ON Scripture: Pope Francis US Visit: Love and Joy Trump Rules (Mark 10: 2-18) By Sr. Simone Campbell


Pope Francis US Visit: Love and Joy Trump Rules (Mark 10: 2-18)

By Sr. Simone Campbell

I practiced family law in California for many years. I know the anguish of the breakup of a marriage. Often one spouse would come to me to try to untangle the legal mess of a marital relationship. What I noticed was how much ambivalence went into the process. So many wished that they could salvage the marriage but for a myriad of reasons it was not possible. Sometimes there were situations of domestic violence, impossible economic pressures and a host of other impossible hurdles. And more often than not, my clients felt judged and ostracized from their church and circle of friends. It was a lonely road to try to find a way beyond the harsh judgments.

The Mark 10 text is a challenging gospel in our society that has a high divorce rate. But I have a hunch that there is a deeper truth that Jesus was trying to get at. First the Pharisees were trying to trap Jesus so Jesus responds by tweaking the Pharisees. The Pharisees were playing a game of "gotcha" where they could claim the high ground and discredit this revered teacher.  Jesus says in that context that marriage is about love and unity, commitment and engagement. The Pharisees want Jesus to draw the clear bright line that all can easily judge. But life is not so simple.

It makes me think of Pope Francis and his recent visit to the United States. Some of our leaders wanted him to scold or chastise those who do not live the exact letter of the law. Some leaders wanted him to be all about the rules, the divides, the right and wrong. They, like the Pharisees, wanted to use law against people. They wanted to claim that they were right, but the "others" were wrong. Pope Francis, like Jesus, did not fall into this trap. It is the next section of today's scripture that shows us the real way forward.

Pope Francis, like Jesus, responds to the children. Pope Francis literally lit up every time he was in proximity to children. One story really touched my heart.  I talked with Seanta who was visiting Philadelphia from South Carolina for the meeting on the family. On the parade route, she stood next to a family holding their baby. Much to her surprise, the Pope-mobile stopped by them and a security man asked the parents if he could take their baby to the Pope for a blessing. They quickly said a resounding yes! While they and everyone around them watched Pope Francis embrace this small child they all teared up. The Pope blessed this small baby and by extension blessed them. The security man gave her back to her parents who were in stunned silence. Seanta, in awe, asked if she could hold the baby for a just moment. Holding that small child, Seanta said that she felt that she had been blessed by extension just holding this baby. Don't we all want to be blessed by this innocence and hope? Jesus says that is what the reign of God is like.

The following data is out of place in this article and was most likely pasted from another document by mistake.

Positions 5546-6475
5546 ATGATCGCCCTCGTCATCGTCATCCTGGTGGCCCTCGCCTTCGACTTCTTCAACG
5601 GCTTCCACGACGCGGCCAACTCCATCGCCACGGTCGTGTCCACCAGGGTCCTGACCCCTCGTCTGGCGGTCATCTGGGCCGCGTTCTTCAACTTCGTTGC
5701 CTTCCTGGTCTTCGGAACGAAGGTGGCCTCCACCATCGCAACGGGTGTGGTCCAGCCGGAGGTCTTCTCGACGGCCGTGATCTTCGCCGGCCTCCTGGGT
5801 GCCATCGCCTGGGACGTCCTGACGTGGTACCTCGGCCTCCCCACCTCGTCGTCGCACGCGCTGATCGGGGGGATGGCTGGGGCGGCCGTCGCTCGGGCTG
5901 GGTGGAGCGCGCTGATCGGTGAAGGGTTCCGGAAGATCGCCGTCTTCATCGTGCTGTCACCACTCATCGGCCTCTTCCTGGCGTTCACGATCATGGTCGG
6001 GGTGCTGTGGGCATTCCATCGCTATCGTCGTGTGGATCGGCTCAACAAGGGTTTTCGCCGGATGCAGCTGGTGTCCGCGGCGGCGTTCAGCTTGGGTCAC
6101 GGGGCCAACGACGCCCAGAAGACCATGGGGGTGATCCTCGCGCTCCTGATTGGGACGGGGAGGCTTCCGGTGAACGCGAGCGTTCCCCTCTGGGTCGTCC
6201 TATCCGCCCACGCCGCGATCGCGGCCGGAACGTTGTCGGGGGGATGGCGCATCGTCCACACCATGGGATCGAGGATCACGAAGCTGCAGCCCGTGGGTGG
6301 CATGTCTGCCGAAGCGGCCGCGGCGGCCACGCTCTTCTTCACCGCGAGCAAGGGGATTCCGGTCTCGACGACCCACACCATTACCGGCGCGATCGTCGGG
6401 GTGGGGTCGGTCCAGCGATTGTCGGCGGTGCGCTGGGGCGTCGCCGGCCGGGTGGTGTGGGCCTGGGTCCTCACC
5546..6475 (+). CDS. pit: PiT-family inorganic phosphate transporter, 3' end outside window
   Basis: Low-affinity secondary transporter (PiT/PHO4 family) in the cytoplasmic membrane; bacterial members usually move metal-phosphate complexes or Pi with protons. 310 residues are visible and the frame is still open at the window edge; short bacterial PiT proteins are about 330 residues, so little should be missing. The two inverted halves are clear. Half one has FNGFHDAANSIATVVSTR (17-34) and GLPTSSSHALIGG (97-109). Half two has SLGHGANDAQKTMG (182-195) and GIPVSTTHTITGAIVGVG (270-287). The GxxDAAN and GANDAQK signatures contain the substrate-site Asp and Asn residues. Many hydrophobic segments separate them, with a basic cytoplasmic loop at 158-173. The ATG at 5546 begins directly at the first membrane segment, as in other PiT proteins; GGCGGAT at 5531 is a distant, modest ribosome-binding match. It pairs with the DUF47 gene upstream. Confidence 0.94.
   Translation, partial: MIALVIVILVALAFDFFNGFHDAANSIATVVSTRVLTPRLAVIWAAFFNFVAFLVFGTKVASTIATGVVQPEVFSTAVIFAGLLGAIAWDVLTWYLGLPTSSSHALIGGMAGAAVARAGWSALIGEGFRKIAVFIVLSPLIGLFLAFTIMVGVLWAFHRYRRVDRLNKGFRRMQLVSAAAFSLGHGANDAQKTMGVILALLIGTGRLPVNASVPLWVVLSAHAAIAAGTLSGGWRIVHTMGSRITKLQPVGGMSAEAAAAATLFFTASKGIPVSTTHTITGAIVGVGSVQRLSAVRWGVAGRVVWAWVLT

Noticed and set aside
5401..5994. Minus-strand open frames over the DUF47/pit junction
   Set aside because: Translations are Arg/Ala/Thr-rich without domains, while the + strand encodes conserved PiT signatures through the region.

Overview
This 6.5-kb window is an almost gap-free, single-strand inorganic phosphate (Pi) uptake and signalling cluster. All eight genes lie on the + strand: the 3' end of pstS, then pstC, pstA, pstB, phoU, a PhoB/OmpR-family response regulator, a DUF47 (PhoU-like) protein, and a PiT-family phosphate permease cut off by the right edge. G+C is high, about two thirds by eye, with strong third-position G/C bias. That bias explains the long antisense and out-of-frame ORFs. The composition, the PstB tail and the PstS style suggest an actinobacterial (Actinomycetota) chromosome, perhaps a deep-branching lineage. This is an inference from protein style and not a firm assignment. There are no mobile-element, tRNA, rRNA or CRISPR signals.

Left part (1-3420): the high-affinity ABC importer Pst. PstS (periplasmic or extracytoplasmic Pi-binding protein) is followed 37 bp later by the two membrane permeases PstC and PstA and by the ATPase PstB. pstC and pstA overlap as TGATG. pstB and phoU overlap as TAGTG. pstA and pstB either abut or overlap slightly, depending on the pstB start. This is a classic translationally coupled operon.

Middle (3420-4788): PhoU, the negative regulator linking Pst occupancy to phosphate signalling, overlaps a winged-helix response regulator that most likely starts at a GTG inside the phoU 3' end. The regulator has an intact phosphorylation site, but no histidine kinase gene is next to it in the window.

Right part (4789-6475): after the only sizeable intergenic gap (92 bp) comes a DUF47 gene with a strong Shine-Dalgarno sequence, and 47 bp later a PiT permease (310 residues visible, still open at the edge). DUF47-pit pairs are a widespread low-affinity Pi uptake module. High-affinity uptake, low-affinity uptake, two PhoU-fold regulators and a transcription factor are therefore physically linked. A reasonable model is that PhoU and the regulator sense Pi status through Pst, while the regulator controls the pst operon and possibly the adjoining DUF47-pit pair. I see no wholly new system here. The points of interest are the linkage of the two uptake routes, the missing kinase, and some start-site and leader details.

During our recent Nuns on the Bus trip around the country, the 6th graders at St. Thomas Aquinas parish school in Indianapolis cooked dinner for us (with the help of their parents). I spoke with George and Sully about their 6th grade views of the needs that exist in their community. They were keenly aware that there are children who do not have enough to eat and are left out of many opportunities in our nation. They were concerned that some neighborhoods did not have a playground as good as theirs nor did they have a chance for science field trips. They told me that they thought our nation should do better by giving all children a chance to thrive. It's to these that the Kingdom of God belongs.

I believe that maybe these two seemingly disparate sections of scripture are put together because the first is about the rules and regulations and the second is about the reign of God that nourishes us all. We can get trapped like the Pharisees in judging others and ourselves. We can become scrupulous about rules and regulations. But these only lead to an accountant like sense of living the Gospel. We then think in comparisons about how much better am I than someone else.